During this process it was important to start establishing the scale of the scenes in relation to the viewer, as well as the staging and planning for the ‘focal point’ of each scene to make sure that when there’s a ‘cut’ people don’t get lost or disoriented. I wanted the audience to be their own ‘cameraman’ in some scenes, like the one where the wagon leaves the house and you see the title. Planning all this with rough sketches was crucial, to make sure that some of the more experimental scenes would work before I jumped in and began modeling the assets.
The transform keys in Quill allow you to create smooth animations and fade in and outs, setting a couple of keyframes on the group layers. This was super useful for adding ‘camera moves’ which I did by moving entire sets instead of moving the actual Quill camera. Like the ‘escape from the volcano’ scene where the character is on a static layer animated jumping from one platform to the other and the set moves toward the audience, giving the impression that the audience is moving forward.
The ‘stops’ (where viewer input is required to continue the story) were a new concept that we weren’t sure that would work, but I had the feeling that it would make it feel more like a comic book where viewers could take in the scene around them before continuing.
Picking where to put the stops was a natural choice in some cases, for example, the establishing shot where the heroine is in front of the volcano temple entrance. The audience might feel like spending a bit more time taking in the environment. Just like a double page in a comic book, it is a big featured moment, and you are invited to explore all the details until you’re ready to move on. In other cases the stops are helpful in case you want to spend more time reading the speech bubbles. And then in other cases I chose to not have any stop or pause, because I wanted the audience to feel the thrill of the action.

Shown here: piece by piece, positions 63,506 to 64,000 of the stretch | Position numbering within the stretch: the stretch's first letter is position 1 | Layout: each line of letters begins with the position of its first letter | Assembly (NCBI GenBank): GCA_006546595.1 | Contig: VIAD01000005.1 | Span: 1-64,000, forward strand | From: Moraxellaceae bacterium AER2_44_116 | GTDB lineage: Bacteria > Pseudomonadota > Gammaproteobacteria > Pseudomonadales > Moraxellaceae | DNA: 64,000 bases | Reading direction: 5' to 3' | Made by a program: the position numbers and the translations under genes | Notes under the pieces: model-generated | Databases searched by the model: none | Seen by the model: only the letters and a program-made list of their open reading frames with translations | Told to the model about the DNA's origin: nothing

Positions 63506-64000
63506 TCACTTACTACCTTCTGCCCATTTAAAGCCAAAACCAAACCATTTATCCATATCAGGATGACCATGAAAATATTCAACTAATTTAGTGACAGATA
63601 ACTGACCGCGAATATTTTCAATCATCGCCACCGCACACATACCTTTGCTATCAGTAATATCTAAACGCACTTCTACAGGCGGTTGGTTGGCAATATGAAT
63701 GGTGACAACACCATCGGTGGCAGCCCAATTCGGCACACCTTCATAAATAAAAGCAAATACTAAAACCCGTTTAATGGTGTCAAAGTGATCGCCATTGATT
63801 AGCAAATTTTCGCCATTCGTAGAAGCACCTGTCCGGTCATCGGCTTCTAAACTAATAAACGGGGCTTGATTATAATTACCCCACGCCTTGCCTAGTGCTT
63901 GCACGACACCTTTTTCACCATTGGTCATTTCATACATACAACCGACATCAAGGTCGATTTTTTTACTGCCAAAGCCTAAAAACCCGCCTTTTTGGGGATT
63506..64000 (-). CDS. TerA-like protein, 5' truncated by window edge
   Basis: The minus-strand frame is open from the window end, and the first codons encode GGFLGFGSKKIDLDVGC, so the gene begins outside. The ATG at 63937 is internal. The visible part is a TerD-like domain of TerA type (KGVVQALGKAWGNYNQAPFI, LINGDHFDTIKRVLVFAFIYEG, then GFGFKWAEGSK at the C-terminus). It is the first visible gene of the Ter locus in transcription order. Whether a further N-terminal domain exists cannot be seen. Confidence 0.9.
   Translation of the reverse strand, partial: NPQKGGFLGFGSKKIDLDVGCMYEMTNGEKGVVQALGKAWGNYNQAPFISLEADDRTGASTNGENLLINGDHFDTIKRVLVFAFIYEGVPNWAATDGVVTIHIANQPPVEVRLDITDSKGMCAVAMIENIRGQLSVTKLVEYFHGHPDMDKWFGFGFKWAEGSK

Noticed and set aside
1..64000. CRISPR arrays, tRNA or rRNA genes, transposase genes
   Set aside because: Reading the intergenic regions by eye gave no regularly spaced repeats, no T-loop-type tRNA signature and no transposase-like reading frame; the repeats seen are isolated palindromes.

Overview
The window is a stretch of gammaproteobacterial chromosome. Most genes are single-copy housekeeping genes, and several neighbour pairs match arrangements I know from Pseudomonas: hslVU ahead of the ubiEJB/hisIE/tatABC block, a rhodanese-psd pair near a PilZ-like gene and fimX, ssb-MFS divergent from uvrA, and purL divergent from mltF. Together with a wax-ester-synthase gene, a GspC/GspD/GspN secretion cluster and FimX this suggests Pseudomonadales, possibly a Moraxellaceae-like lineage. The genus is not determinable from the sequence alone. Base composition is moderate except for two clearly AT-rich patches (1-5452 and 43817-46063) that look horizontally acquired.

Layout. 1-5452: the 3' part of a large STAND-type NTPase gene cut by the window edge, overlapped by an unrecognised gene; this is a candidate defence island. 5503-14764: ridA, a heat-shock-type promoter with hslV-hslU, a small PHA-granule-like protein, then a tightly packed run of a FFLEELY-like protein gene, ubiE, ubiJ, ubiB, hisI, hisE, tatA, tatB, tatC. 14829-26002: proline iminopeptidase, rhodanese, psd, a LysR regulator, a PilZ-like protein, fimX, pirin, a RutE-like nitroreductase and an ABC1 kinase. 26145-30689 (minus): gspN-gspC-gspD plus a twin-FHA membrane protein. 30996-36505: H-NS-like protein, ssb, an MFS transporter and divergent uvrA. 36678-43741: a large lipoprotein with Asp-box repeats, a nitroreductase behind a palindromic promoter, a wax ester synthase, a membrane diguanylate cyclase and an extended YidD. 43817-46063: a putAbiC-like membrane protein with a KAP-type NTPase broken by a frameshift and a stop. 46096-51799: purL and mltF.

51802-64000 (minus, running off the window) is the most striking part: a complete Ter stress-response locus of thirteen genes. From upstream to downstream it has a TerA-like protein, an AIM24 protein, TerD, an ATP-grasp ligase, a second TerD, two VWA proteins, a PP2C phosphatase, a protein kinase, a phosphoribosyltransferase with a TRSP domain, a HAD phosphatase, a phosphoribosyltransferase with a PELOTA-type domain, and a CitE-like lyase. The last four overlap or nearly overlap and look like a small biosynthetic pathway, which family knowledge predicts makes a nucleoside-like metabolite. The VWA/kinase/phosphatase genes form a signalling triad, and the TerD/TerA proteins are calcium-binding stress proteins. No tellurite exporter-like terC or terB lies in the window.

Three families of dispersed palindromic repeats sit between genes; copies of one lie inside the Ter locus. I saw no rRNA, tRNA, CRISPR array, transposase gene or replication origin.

Once all the story scenes were sketched out I adjusted the timing and made sure I was happy with that because it was time to deliver the project to the audio and music team so they could get started.
The next step for me was cleaning up scene by scene and adding the color, details etc. For the key scenes I did a 2D color key sketch outside of VR. That was super helpful in order to establish a clear goal for the scene in terms of mood, color palette, and lighting.
While most of the scenes in The Remedy are viewed from a third-person perspective, there were several scenes which I thought would be especially powerful in first-person. Thanks to VR, that perspective truly puts the audience in the shoes of the character. The ‘book’ scene—where the main character pages through an old book that sets up some important elements of the story—was important to me because being in a first person view it acts as a close-up shot, and the audience is welcome to lean in closer to explore the details of the book. In the ‘plant temple’ scene—where the main character finds the objective of her quest—I used first-person so that the audience could feel the same as the protagonist, admiring all the magical healing plants still growing on that orchard, and the sense of awe exploring how big is the temple. At the very end I included another first-person scene where I put the audience in the skin of the bad guy, looking up at the heroine as she holds onto the satchel—and his fate. Many of these shots would also work in 2D cinema, but in VR they become much more impactful!